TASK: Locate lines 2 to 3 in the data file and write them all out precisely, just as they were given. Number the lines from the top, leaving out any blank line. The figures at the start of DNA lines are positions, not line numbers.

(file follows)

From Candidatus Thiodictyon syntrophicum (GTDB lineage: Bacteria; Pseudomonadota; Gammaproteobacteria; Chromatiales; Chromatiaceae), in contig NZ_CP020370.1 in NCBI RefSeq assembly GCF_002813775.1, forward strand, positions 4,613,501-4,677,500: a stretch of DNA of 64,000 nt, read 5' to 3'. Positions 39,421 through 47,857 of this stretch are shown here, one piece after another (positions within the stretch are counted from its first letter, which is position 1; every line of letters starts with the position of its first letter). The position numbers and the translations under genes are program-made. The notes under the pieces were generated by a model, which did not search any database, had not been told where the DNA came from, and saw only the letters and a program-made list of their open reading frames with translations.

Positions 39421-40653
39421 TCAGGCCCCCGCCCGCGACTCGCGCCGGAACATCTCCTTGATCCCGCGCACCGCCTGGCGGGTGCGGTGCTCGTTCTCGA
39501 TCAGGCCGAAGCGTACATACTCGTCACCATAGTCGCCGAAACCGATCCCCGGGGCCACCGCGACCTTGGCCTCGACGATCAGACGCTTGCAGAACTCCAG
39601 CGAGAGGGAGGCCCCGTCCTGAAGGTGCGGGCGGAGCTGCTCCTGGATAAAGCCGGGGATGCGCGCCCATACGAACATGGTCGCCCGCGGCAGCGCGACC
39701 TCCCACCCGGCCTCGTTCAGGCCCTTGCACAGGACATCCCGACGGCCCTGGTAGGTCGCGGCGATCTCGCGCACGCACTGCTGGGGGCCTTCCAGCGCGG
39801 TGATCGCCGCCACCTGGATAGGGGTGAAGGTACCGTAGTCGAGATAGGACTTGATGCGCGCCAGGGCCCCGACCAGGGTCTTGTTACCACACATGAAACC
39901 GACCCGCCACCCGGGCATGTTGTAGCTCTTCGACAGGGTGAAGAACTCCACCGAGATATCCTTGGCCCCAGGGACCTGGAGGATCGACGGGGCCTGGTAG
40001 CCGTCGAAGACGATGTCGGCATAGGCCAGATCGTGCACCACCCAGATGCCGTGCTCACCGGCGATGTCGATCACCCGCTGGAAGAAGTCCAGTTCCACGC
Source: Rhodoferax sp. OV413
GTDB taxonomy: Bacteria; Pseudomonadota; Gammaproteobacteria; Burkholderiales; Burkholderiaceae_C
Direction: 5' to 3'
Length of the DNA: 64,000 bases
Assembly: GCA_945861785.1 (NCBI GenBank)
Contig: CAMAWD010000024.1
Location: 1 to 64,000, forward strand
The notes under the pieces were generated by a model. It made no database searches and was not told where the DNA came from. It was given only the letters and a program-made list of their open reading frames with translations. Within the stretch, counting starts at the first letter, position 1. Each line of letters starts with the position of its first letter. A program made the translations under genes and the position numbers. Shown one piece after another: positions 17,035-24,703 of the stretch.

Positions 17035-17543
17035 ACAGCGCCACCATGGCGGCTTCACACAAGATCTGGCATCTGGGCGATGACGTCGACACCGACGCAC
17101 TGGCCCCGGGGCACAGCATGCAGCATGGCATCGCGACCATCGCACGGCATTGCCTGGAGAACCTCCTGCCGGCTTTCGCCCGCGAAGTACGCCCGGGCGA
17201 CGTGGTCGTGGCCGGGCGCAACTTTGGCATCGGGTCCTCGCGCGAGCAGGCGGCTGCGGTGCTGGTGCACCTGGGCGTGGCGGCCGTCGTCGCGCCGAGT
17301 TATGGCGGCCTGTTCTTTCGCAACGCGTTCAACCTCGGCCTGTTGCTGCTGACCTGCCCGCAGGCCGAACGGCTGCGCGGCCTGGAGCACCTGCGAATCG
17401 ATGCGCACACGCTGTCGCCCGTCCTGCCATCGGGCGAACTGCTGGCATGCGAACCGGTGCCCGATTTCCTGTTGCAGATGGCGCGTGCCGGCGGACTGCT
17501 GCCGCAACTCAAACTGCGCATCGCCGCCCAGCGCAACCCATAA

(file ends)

Positions 39421-40653
39421 TCAGGCCCCCGCCCGCGACTCGCGCCGGAACATCTCCTTGATCCCGCGCACCGCCTGGCGGGTGCGGTGCTCGTTCTCGA